Earlier this year, prosecutors agreed to withdraw a simple assault charge and allow Mr. Cwiklinski to plead guilty to summary harassment. He had to attend 16 anger management sessions, which he completed, and undergo a mental health evaluation.
Mr. Adams said he might have spent two sessions speaking with Mr. Cwiklinski before writing his report. He said he did nothing to verify any of the information Mr. Cwiklinski provided, assuming that if the court found any discrepancies he would be notified.
“He just called up one day and said he needed an evaluation,” Mr. Adams recalled, adding that he never anticipated that Mr. Cwiklinski would end up as a killer.
“I was surprised. I never would have seen that outcome coming,” Mr. Adams said. “I never would have expected the level of craziness.”
Mr. Cwiklinski told Mr. Adams that he was the youngest of three children and came from an intact family. The counselor noted, “Childhood was emotionally and economically supportive and maritally intact.” Mr. Cwiklinski described himself as a community college dropout and self-taught machinist who worked at the same place for 28 years.
Representatives for Tygard Machine & Manufacturing Co., where Mr. Cwiklinski was employed until recently, could not be reached for comment. His evaluation indicated that anger occasionally bubbled over, even in the workplace.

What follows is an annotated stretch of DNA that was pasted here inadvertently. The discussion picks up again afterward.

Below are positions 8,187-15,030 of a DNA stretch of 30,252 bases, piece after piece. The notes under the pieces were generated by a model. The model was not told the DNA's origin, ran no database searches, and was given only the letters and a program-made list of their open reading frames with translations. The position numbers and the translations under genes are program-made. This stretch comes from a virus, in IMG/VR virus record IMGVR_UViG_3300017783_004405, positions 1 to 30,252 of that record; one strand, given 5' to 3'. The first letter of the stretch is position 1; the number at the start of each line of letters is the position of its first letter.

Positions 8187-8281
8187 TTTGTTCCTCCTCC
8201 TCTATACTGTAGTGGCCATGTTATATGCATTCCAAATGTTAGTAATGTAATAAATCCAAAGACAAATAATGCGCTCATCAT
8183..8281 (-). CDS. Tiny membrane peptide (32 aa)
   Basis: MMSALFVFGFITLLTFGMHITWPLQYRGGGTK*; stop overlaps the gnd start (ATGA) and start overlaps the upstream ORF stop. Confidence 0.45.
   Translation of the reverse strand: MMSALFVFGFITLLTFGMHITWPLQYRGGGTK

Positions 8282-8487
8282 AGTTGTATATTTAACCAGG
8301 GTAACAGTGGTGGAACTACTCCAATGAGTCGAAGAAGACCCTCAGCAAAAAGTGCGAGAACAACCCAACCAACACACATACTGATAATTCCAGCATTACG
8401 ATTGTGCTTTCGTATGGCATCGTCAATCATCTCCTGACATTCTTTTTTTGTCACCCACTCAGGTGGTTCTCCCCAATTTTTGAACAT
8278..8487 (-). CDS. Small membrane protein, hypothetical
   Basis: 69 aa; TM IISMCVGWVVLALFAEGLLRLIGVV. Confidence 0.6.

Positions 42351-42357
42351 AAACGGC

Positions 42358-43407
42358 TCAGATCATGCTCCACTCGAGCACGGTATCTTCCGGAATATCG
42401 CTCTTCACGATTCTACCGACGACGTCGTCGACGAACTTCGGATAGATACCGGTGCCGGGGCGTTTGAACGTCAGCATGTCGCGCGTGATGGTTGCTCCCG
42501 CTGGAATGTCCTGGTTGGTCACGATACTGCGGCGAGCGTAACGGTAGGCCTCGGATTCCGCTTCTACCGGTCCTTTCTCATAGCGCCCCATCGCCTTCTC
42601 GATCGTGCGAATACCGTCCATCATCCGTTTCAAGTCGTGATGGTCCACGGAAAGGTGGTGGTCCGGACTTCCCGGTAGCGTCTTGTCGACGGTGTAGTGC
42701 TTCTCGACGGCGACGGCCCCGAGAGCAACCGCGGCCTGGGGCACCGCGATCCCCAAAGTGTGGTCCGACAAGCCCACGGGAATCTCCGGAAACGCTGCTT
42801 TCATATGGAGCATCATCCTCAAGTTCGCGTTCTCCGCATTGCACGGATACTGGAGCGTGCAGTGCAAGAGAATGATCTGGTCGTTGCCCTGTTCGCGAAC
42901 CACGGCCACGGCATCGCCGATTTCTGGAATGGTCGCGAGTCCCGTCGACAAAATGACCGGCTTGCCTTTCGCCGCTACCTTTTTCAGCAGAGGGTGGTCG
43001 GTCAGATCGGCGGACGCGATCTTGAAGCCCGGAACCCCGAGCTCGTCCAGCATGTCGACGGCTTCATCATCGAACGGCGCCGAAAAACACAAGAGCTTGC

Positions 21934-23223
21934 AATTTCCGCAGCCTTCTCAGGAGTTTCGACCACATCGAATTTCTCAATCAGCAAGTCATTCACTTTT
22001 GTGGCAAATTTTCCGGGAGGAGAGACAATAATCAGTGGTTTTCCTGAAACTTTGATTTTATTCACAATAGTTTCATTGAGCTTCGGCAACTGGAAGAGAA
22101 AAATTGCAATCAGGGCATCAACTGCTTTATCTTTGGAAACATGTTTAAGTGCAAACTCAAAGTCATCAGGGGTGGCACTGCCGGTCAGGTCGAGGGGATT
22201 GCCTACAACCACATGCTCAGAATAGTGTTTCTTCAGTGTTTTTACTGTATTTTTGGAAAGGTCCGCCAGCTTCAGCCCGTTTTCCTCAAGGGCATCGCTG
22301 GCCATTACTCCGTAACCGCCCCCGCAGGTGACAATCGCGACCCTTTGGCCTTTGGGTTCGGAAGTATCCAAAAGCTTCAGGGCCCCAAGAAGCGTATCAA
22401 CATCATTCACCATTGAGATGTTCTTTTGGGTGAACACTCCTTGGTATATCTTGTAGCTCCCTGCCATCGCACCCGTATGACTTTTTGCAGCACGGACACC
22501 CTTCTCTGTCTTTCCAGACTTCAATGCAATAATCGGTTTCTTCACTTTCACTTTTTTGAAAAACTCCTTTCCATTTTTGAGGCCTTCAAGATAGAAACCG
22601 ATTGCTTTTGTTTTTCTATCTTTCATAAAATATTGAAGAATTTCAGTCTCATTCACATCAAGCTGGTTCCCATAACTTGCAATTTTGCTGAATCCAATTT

“Mr. Cwiklinski has exhibited periodic anger problems. His anger manifests itself in aggressive but non-violent ways. He uses harsh and angry words. Angry verbal outbursts have been reported,” Mr. Adams wrote. “Loss of control of Mr. Cwilinski’s anger is an occasional occurrence. His anger passes quickly, in minutes. Marital difficulties have been caused by his anger. His anger has interfered with his occupational functioning on one occasion.”
Mr. Adams’ report notes that Mr. Cwiklinski said he had been in combat, saw mutilated bodies and saw people “dying or being killed.” But there are no details about the combat experience.
Records show that Mr. Cwiklinski was in the Army and the Army Reserve from December 1986 to October 1994, including during the Persian Gulf War. He was a heavy-wheel vehicle mechanic who received decorations consistent with having served during a period of combat while Operation Desert Storm was underway. But the only information in the public record shows only a 17-month deployment to South Korea just before his discharge.
Mr. Cwiklinski joined the Army as specialist but left as a private, a lower grade. His evaluation indicates he received a general discharge, and information released by the Army related to his departure was redacted.
Ms. Sabae indicated in her applications for restraining orders that she did not think her husband had weapons, although as far back as 1994 court records show he carried a Sig Sauer 9 mm pistol. Other than saying that Officer Saieva was shot with a rifle, police have not disclosed what type of gun was used last week, to whom it belonged, how Mr. Cwiklinski got it or whether he had it at the time his wife sought protection.
Although cooperative, calm and friendly in person at his evaluation sessions, Mr. Cwilinski “had a way of explaining things away,” Mr. Adams said.
“He came to a couple of sessions,” Mr. Adams said, “and when I started to push a little bit, he stopped coming.”